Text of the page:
# Confidence Interval within min and max values

I have set of numbers and know it's size, mean, standard deviation, minimum and maximum. When I calculate regular confidence interval for mean I get something like this (-20;50). But the source value can only be positive, so it would look bad on a graph. I'd like to find confidence interval within given minimum and maximum values. It's just max values have random peaks and I want to smooth it with CI. Is there some way to do it?

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There is almost certainly a better way to do what you're doing, but I would want to know more about what you're doing before trying to say what that is. In particular, how do you know that the values can only be positive? Could it be that you're finding a confidence interval appropriate to a sample from a normal distribution? Observations from a normal distribution will not always be positive, so that's not a good way to proceed unless you have a standard deviation that's so small compared to the sizes of the observations that a normal approximation is appropriate. – Michael Hardy Oct 7 '11 at 22:15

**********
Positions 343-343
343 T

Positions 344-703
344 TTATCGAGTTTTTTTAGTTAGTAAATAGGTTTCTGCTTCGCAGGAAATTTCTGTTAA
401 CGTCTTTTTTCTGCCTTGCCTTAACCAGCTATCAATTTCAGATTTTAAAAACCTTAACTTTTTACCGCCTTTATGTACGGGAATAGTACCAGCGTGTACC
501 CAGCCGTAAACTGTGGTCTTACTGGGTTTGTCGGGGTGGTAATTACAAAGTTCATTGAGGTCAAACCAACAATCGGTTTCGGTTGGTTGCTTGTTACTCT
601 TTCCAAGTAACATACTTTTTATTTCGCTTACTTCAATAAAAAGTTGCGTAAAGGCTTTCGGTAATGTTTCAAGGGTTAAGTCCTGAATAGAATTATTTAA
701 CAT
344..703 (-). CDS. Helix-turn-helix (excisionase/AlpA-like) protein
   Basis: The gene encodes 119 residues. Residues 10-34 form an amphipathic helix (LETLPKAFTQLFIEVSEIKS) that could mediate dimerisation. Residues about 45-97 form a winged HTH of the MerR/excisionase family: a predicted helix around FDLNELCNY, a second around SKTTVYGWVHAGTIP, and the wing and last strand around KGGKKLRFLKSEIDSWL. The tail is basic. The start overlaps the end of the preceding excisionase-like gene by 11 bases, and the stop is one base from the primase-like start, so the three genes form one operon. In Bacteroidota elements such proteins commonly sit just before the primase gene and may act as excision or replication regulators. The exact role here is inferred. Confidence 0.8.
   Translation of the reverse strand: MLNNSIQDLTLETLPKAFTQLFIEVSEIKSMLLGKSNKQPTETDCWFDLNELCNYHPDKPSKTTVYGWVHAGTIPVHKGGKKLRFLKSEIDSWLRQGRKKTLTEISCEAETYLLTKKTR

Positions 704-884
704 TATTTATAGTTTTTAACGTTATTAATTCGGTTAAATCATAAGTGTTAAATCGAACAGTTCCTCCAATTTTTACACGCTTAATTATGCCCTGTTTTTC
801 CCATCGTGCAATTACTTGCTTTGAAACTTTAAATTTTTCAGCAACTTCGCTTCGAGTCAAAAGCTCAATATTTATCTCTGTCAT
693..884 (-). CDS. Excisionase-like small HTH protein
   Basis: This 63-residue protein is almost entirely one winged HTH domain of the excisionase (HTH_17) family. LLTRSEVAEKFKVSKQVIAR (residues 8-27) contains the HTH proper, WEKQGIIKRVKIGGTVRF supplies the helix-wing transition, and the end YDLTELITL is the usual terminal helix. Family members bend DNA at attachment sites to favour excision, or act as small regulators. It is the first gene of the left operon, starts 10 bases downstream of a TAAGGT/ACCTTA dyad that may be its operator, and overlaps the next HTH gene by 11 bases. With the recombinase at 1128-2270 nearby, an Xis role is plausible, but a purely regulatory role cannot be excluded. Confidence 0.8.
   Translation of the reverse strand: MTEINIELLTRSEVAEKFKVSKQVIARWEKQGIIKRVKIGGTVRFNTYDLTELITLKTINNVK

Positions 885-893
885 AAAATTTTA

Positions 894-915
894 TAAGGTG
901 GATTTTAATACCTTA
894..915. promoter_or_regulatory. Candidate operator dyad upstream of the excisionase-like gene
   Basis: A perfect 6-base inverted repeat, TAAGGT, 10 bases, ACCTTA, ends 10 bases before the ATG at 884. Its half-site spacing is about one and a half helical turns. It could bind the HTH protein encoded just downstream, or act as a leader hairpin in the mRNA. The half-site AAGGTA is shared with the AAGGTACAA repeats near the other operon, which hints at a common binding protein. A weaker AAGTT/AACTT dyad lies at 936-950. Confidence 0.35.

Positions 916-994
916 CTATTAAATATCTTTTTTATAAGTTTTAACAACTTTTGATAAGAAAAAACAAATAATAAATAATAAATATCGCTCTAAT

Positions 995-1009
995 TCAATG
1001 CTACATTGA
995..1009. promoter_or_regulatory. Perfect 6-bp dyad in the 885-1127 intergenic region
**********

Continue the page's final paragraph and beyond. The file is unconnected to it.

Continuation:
Values are pings. They can't be negative. Standard deviation isn't small at all. Basically I need a good way to show statistics of pings on a graph for a period of time. So what's a better way you're thinking about? – Nickname Oct 7 '11 at 22:41
What do you mean by "pings"? (That the standard deviation is large could be deduced from what you told us initially.) – Michael Hardy Oct 7 '11 at 23:21
Ping is the round-trip time for the signal sent from one computer to another. – Nickname Oct 7 '11 at 23:46
One might want to see the data before being sure how to proceed. You might consider whether the logarithms of the times look like a sample from a normal distribution. If so, find a confidence interval by the usual methods you'd use for samples from a normal distribution, then take antilogarithms to get a confidence interval for what you started with. This would be for the median of the population, not for the mean, since lognormal distributions are like that. – Michael Hardy Oct 8 '11 at 0:21